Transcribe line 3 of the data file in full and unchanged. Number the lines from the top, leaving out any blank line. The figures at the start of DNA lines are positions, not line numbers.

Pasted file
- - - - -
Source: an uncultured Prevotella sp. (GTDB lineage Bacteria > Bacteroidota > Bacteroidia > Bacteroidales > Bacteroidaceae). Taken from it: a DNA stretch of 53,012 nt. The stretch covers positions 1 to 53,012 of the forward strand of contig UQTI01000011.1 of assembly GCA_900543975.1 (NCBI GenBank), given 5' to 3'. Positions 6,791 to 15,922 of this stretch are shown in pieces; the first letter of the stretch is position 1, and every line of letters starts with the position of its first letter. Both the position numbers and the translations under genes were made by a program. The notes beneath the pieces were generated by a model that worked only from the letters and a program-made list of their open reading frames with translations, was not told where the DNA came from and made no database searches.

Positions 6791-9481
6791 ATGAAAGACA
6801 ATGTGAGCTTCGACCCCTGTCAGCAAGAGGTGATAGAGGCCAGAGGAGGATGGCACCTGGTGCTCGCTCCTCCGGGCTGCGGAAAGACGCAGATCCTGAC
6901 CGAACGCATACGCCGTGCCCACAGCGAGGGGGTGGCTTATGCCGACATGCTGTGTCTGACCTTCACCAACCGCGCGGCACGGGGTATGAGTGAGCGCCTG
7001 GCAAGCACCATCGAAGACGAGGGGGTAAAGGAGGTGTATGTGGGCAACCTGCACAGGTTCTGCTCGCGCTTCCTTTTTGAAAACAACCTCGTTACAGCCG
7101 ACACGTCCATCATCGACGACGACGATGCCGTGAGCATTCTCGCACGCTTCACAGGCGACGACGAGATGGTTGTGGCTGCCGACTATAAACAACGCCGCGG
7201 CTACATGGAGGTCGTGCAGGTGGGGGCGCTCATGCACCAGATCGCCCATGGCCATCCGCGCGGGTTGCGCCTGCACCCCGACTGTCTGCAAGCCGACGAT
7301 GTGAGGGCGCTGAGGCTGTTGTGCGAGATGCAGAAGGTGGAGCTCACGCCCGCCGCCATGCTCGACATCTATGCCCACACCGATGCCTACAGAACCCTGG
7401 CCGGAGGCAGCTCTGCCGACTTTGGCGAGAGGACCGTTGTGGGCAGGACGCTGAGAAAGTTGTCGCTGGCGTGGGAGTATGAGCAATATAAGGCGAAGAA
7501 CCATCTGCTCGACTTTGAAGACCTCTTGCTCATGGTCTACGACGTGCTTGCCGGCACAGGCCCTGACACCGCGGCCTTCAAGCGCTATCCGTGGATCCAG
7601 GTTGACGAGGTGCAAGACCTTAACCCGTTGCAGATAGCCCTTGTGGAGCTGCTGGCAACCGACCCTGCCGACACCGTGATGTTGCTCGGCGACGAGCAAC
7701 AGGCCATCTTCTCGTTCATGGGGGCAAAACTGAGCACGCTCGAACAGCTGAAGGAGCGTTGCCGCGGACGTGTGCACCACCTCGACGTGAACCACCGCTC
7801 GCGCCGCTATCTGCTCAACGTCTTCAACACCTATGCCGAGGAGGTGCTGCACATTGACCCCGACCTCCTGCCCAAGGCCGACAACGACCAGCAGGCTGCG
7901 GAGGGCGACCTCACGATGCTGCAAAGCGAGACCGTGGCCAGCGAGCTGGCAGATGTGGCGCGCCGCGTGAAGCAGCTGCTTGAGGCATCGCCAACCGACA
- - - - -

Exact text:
6791 ATGAAAGACA